The most beloved attraction in Margate is, without a doubt, a six-story metal elephant known as Lucy.

Lucy the Elephant is an officially-designated National Historical Landmark.

First built in 1881 during the first years of rapid shore-town development, Lucy still serves as a historic beacon to tourists every summer.

Ocean City

The shore town of Ocean City calls itself “America’s Greatest Family Resort,” which may be an ambitious claim but it works hard to live up to that statement.

A dry town, Ocean City frames itself as an incredibly family-friendly place, with a bustling boardwalk filled with kid-centered activities such as mini-golf and two large amusement parks.

The large town boasts an impressive local population of over 11,000 people, with a passionate identity of cleanliness, order, and family fun.

There are countless activities held on the boardwalk, down West Avenue, and at Ocean City Music Pier (825 Boardwalk).

One of the most unique and beloved events — and a telling example of the Ocean City identity — is the Miss Crustacean Pageant, in which hermit crabs are dressed in tiny outfits and paraded down the boardwalk in tiny parade floats.

Red white and Blue flip flops on the sand

Sea Isle City

A fifth of the population of Ocean City and only several miles south, Sea Isle provides a smaller and more quiet atmosphere for locals and tourists alike.

There is no bustling boardwalk, but instead, a promenade featuring an arcade, an outdoor movie theater, some ice cream shops, and several other stores and restaurants.

While there are around sixty blocks of quiet residential housing, there is also a paradoxically-happening downtown strip with bars and clubs that stay open until the early morning.

This “paradox” can be explained by the simple fact that Ocean City is a dry town and Sea Isle is not, and so the thousands of tourists one town up often come down for the night-time festivities.

Read next: Things to do in Sea Isle City.

A heart and SIC on a beach railing in Sea Isle City New Jersey


Avalon is immediately below Sea Isle, offering a quieter, more residential beach-town experience for locals and tourists.

Enjoy the rich history of Avalon and the Jersey Shore as a whole at the Avalon History Center (215 39th Street), and enjoy a round of golf at Pirate Island Mini Golf (2738 Dune Drive).

As with many shore towns, the biggest pastime in Avalon is fishing.

The most popular fishing experience is the Miss Avalon Fishing Charter, which provides opportunities for fishing as well as themed excursions for leisure and entertainment.

Stone Harbor

Stone Harbor provides a picturesque southern horn that blends into Seven Mile Point and Hereford Inlet, which is the waterway between Stone Harbor and Wildwood.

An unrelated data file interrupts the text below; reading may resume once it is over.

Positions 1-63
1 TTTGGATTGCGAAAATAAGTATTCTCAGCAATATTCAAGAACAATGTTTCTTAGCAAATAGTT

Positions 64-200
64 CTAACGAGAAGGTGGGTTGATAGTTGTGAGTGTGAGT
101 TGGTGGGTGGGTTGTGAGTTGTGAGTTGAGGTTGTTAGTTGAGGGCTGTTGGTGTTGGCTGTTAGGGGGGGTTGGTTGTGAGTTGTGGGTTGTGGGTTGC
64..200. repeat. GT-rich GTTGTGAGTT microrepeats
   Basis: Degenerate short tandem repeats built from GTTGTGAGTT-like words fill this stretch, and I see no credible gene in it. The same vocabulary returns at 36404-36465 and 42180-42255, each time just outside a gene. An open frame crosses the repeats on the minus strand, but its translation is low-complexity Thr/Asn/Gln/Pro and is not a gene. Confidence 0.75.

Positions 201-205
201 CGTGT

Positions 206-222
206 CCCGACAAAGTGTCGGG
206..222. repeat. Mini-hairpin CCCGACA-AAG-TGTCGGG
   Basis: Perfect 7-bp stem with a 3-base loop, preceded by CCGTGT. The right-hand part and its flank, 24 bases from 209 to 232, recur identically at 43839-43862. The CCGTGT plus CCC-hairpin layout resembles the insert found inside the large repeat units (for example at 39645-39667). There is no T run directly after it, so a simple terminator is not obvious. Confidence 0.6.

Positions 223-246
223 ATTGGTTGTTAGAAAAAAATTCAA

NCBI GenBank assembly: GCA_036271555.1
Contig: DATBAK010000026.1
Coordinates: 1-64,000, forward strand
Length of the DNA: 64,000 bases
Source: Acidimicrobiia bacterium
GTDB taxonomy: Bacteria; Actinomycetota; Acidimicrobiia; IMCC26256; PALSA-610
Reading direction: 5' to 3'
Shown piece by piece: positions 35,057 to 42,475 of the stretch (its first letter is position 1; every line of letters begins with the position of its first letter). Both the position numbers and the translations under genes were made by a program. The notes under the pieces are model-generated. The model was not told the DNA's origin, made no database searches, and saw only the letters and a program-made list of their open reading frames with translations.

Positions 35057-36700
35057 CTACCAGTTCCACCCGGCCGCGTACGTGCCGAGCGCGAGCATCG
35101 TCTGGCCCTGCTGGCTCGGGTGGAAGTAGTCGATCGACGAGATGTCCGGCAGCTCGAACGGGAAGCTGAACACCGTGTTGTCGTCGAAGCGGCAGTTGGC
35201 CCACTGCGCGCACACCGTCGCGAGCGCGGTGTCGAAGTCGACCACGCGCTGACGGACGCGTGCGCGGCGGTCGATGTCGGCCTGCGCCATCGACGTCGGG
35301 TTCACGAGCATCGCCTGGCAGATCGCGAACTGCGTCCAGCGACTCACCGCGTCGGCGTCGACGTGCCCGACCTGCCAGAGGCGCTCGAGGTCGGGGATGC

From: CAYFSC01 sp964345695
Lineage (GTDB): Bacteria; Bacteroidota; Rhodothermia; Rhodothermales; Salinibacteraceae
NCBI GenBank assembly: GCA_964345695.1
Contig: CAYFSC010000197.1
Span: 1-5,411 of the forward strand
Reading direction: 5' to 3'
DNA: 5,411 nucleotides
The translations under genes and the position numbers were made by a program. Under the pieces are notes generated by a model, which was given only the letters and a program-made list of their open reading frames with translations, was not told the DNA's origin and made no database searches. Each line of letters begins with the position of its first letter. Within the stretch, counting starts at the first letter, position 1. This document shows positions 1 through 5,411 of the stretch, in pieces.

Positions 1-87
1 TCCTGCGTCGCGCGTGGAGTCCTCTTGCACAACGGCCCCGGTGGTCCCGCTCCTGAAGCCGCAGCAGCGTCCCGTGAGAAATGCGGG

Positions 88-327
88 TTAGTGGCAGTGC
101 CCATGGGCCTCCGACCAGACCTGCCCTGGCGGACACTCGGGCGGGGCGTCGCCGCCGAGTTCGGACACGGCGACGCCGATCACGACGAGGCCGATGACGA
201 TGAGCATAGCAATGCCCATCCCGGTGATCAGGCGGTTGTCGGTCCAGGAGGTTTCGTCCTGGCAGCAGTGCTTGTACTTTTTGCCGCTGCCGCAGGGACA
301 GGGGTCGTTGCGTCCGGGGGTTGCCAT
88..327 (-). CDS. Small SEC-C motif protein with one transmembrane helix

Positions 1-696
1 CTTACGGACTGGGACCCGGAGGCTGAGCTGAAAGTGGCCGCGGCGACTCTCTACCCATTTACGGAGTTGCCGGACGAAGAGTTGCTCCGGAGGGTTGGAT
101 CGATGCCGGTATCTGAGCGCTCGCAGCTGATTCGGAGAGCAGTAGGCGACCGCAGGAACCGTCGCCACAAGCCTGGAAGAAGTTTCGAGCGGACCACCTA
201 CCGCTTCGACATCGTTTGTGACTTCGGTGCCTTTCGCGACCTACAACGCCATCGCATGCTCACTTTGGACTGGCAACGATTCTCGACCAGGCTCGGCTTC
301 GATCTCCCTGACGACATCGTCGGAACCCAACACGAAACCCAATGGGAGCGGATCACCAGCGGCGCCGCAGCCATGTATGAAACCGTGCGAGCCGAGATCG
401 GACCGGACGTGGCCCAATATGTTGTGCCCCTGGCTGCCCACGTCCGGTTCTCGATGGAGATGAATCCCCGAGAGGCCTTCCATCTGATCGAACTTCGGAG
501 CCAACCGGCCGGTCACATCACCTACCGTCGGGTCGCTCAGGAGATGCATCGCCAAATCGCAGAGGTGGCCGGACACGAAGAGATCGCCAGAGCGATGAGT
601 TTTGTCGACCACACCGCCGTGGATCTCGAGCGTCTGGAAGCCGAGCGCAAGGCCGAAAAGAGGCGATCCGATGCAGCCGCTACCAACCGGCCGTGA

One of the biggest attractions in Stone Harbor is Stone Harbor Point, the southernmost end of Stone Harbor that provides a stunning panoramic view of Hereford Inlet, the Great Channel, and the Atlantic Ocean.

Almost entirely residential, Stone Harbor is a quiet and beautiful escape from the hustle and bustle of many other shore towns, notably Wildwood to the south and Sea Isle City to the north.

Many of the main attractions in Stone Harbor are natural lands, such as the Wetlands and Seven Mile Beach, but there are also several museums and shops to peruse while you’re in town.


Wildwood lives up to the “wild” in its name, with one of the loudest and most energetic boardwalks on the Jersey Shore.

This area is home to countless restaurants, ice cream shops, and activity centers like mini-golf and escape rooms.

The pinnacle of the Wildwood boardwalk is Morey’s Pier (3501 Boardwalk), featuring both a large amusement park and two separate water parks.

For a complete list of the awesome attractions and activities in Wildwood, read this guide.

Aerial city view from the seaside in Wildwood New Jersey

Cape May

In any list of the best Jersey Shore beach towns, Cape May is a required item.

Cape May is the beloved southern endpoint of the Jersey Shore, a must-see destination for both its natural beauty and incredible history.

Two Native American Lenni Lenape tribes called Cape May their summer homes for centuries, the Tuckahoes in the north along the Tuckahoe River and the Kechemehces, who resided in the southern Cape May Point.

In 1692, after nearly 70 years of informal settlement, Cape May County was officially created and by 1726, there were well over 600 people residing in the town permanently.

Cape May is by far the oldest Jersey Shore town, and celebrates its rich history with many notable museums including the Museum of Cape May, the Colonial House Museum, and the Cape May Lighthouse, among many others.

In addition to the treasured history, there is also plenty of adventure in the present, including the National Golf Club (834 Florence Ave), the Cape May Stage (405 Lafayette Street), and the Cape May Promenade.

Check out our collection of things to do in Cape May.

And don’t skip this destination after Labor Day; Cape May is one of our favorite fall getaways in NJ!

The Cape May Lighthouse from 1859 stands at the southernmost tip of New Jersey in the charming little resort of Cape May Point

Final Thoughts

We hope you’ve enjoyed this guide to the best Jersey Shore towns and that it has ignited your wanderlust for a sun-soaked adventure along the coast. 

If you have any favorite spots or additional recommendations, we would love to hear from you in the comments below. 

Here’s our map of NJ Shore towns for easy reference.

New Jersey Travel Guides